Former Redlands City Manager Enrique Martinez earned $845,325 in 2018, making him the highest paid city manager in California, state Controller Betty Yee revealed on June 25.
Martinez also earned a spot among the top 10 paid employees in California, just behind four physicians from the San Joaquin County whose combined salaries reached $4.42 million.
According to Redlands spokesman Carl Baker, upon separation from the city Martinez was paid for his accrued leave, including unused vacation and sick leave, “as required by law.”
Martinez was fired by City Council in November amid sexual harassment allegations.
Martinez was paid 15 months salary and a combination of health benefits as severance package, including a one-time payment of $225,313 for unused vacation and sick leave, the report said.
According to the state controller’s website, in 2017 Martinez’ regular pay was $282,859, but together with other benefits he earned the total amount of $350,896.
Controller Yee published the 2018 self-reported payroll data for cities and counties on the Government Compensation in California website to increase transparency.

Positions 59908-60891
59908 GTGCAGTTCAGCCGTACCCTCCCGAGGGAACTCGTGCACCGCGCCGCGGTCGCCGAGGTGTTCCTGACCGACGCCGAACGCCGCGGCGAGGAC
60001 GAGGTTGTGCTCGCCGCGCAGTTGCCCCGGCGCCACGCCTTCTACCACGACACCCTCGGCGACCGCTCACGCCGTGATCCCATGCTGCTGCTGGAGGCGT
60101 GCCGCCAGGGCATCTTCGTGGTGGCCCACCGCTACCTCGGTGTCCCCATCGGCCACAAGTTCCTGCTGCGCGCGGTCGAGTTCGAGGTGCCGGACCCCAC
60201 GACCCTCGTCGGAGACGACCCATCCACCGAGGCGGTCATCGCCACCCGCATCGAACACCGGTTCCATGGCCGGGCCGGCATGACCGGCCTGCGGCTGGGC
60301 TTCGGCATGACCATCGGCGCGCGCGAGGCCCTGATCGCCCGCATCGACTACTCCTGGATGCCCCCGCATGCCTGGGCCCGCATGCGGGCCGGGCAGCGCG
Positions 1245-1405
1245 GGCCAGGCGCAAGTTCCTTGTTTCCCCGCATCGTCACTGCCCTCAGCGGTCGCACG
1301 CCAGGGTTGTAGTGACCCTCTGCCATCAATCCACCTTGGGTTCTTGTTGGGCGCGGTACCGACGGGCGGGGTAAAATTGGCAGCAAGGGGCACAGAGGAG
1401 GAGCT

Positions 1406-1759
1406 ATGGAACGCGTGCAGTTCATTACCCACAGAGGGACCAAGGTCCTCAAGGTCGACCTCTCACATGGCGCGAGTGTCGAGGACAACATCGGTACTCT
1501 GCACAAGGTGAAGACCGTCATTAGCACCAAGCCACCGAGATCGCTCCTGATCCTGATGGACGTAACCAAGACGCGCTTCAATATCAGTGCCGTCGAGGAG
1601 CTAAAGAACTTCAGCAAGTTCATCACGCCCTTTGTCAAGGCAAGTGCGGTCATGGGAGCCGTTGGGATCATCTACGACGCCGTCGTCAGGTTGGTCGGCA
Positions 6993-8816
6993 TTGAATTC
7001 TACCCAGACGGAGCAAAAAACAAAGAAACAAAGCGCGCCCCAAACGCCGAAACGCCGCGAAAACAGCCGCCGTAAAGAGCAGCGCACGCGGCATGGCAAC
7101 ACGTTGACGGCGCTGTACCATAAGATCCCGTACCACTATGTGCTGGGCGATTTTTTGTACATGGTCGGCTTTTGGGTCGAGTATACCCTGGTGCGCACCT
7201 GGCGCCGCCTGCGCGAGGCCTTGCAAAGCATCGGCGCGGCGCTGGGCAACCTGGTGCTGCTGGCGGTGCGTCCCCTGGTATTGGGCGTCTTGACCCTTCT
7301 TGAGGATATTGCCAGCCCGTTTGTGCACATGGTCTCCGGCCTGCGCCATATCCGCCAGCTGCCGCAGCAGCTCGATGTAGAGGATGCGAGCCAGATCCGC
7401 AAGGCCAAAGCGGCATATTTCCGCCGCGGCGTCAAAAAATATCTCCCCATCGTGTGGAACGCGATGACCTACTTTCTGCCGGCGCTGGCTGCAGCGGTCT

According to Yee, the data covers 705,003 positions and a total of nearly $50 billion in 2018 wages for 54 counties and 457 cities, including Redlands. (Four counties and 25 cities did not participate.)
The website said Redlands, a city of roughly 72,000, had 640 city employees in 2018 for a total $45.9 million in wages. The city made a total of $11.3 million in total retirement and health contributions.
Of the total wages in 2018, $33.8 million went to regular pay, $4.5 million went to overtime and $3 million went to lump-sum pay, which includes the amount paid to the employee for one-time cash outs such as paid excess vacation and sick leave.
State law requires that vacation balances for most employees be capped at 640 hours but it is seldom enforced, costing taxpayers hundreds of millions of dollars. According to an analysis by the Los Angeles Times, last year California paid its employees nearly $300 million for banked time off, not including legislative employees or other taxpayer-funded institutions such as the public university system.
The analysis also found that state workers had $3.5 billion in unused leave as of 2017.